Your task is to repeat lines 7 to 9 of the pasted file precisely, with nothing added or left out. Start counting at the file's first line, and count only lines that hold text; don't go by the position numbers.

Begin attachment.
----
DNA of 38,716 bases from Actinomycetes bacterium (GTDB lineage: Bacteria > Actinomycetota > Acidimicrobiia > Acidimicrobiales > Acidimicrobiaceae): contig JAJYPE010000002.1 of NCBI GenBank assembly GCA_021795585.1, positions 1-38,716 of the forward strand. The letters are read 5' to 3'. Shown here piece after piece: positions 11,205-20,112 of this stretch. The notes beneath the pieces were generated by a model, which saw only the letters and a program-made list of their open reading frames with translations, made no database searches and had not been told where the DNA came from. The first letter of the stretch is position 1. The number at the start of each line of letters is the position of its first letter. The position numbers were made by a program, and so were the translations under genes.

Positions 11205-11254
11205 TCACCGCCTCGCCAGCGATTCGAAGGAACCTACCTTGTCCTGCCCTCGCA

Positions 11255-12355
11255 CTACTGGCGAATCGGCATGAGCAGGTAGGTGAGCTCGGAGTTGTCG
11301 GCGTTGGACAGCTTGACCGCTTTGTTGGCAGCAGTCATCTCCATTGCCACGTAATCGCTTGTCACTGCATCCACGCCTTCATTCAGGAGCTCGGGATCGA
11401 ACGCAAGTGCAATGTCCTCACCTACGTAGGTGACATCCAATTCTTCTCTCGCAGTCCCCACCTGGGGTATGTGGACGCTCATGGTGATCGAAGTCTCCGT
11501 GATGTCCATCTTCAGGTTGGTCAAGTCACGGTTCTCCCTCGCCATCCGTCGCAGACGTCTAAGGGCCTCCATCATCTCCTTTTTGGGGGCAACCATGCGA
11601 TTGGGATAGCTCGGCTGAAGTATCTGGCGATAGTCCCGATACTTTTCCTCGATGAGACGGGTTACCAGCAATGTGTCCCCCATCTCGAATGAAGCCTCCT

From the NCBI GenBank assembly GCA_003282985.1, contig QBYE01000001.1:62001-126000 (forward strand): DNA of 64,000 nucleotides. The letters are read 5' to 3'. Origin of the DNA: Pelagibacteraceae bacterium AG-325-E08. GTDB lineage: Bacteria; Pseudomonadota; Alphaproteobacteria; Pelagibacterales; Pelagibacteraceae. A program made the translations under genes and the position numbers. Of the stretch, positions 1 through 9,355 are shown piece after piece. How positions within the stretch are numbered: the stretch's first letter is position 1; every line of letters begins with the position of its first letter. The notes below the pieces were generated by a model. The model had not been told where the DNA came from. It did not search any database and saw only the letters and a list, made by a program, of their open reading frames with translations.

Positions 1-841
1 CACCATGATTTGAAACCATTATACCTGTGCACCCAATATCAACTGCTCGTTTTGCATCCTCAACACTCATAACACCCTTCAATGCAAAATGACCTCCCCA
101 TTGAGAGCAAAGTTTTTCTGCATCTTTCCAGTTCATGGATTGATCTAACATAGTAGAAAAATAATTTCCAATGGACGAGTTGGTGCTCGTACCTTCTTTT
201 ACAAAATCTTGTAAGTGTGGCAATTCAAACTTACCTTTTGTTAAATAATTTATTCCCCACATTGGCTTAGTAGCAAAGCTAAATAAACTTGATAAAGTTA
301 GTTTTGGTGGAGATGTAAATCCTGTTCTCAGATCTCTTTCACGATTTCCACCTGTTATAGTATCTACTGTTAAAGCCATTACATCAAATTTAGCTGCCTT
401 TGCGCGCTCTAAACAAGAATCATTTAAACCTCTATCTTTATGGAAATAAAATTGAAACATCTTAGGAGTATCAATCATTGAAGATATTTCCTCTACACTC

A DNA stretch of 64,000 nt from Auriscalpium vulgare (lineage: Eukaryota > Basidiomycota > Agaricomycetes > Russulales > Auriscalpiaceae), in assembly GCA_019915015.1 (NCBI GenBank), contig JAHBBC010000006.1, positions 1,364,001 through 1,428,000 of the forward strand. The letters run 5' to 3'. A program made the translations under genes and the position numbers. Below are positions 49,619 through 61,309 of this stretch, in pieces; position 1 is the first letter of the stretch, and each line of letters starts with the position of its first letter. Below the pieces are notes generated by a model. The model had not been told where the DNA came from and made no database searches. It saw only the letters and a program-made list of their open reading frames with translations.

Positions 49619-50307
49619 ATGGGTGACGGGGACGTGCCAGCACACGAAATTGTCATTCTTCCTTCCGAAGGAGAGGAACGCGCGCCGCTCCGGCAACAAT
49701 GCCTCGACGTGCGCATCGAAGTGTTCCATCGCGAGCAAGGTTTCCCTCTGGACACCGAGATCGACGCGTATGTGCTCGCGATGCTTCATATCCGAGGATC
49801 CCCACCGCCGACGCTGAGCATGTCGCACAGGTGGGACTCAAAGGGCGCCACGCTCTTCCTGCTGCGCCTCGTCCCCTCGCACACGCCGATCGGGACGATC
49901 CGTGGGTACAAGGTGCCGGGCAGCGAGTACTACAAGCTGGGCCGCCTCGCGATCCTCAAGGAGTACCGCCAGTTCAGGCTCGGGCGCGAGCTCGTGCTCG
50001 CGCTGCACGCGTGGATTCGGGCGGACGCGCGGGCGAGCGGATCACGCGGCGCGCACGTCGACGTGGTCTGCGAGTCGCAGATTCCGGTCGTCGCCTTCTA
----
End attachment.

11401 ACGCAAGTGCAATGTCCTCACCTACGTAGGTGACATCCAATTCTTCTCTCGCAGTCCCCACCTGGGGTATGTGGACGCTCATGGTGATCGAAGTCTCCGT
11501 GATGTCCATCTTCAGGTTGGTCAAGTCACGGTTCTCCCTCGCCATCCGTCGCAGACGTCTAAGGGCCTCCATCATCTCCTTTTTGGGGGCAACCATGCGA
11601 TTGGGATAGCTCGGCTGAAGTATCTGGCGATAGTCCCGATACTTTTCCTCGATGAGACGGGTTACCAGCAATGTGTCCCCCATCTCGAATGAAGCCTCCT